Gautier Sergent, North Sails designer, recently met up with the Transat bakerly fleet as it finished in New York City. Sergent had helped design new 3Di sails for several teams, helping each singlehanded sailor pick the best possible inventory based on the type of boat, skipper’s experience and preferred modes, predicted routing, and of course computer-aided design and VPP analysis. And with eighteen boats in four classes (Ultime, IMOCA 60, Multi 50, and Class 40) sailing over 3,000 miles from England, it was a great opportunity to see how the new sails lived up to durability and performance expectations. “It is always best to debrief right upon arrival to get unbiased first impressions,” Sergent said during a recent interview. “Rewind and redo the race with all the key moments: where the boat performed and where it did not, compared to others.”
Sergent also wanted to assist with any service that might be required, since many of the boats were quickly heading back across the Atlantic, either as part of the New York-Vendée Race or to attempt a North Atlantic record. And with the start of the ultimate solo race, the Vendée Globe, less than five months away, “the Transat bakerly is one of the last big events before the Vendée Globe for the IMOCA and the Jules Verne for some Ultimes.”
Overall, Sergent was happy with the feedback he received. “The new sails we made matched expectations—how the sailors were hoping they would use them and how they would perform. Our upcoming downwind product 3Di FORCE has made a very strong impact on the maxi tris and IMOCAs. It retains deeper angle performance, while offering better acceleration and more potential to sail tighter angles.”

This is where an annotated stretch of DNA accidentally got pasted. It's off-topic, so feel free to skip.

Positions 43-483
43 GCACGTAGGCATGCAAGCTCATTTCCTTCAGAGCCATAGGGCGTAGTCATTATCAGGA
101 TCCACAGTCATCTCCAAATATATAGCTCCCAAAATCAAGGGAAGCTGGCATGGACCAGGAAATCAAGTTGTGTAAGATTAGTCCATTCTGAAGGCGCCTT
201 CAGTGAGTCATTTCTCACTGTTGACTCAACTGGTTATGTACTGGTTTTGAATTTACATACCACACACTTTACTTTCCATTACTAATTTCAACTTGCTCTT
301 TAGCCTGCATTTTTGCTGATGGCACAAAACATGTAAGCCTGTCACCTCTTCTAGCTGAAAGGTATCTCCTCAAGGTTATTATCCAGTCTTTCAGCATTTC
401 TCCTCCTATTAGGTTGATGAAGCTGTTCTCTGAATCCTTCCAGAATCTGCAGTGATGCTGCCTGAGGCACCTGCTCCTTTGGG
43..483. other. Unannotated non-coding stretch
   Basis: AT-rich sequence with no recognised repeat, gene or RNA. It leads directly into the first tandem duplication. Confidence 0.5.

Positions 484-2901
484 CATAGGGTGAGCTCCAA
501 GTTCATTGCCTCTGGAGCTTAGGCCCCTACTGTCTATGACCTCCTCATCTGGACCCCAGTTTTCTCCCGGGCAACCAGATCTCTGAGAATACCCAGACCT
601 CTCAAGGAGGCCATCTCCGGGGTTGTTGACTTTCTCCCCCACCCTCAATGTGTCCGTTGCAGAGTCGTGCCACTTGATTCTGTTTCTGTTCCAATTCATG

And now Sergent will take this data back to the drawing board and share with the rest of the design team, material engineers, and R&D lab. “Interpret the results, project this onto the next race, etc…” At the end of the day, client impressions help create and improve these designs and each is tailor made to suit. “The latest layout updates seem a good improvement, thanks to field feedback.”
It’s important to be involved from the start of each project, Sergent explains. “The teams enjoy our expertise and our involvement right from the beginning of the design of the boat, giving us a unique understanding of how the boat works and what the skipper expects.” And the sailors appreciate the proven track record in performance and durability that North 3Di offers. “We have powered every single major IMOCA race win since 2011: Barcelona, Vendée Globe, Route du Rhum, Transat Jacques Vabres… Same with the Ultime.”
Of the Ultimes, Coville on Sodebo recently broke the 24 hour solo sailing distance record: 714 nautical miles. The Ultime MACIF is on stand by for a North Atlantic/24 hour record attempt, while the IMOCA 60s have just finished their return sprint across the Atlantic as part of the inaugural New York-Vendee Race, their last chance to qualify for the Vendée Globe. The Class 40 and Multi 50 will do the Quebec / St Malo race next. Then, Sergent says, “We will have more debrief and analysis before the sprint to the start of the Vendée Globe or Jules Verne, to confirm the choices and final sail inspection.” Records may fall, but for this sail designer, the learning never ends.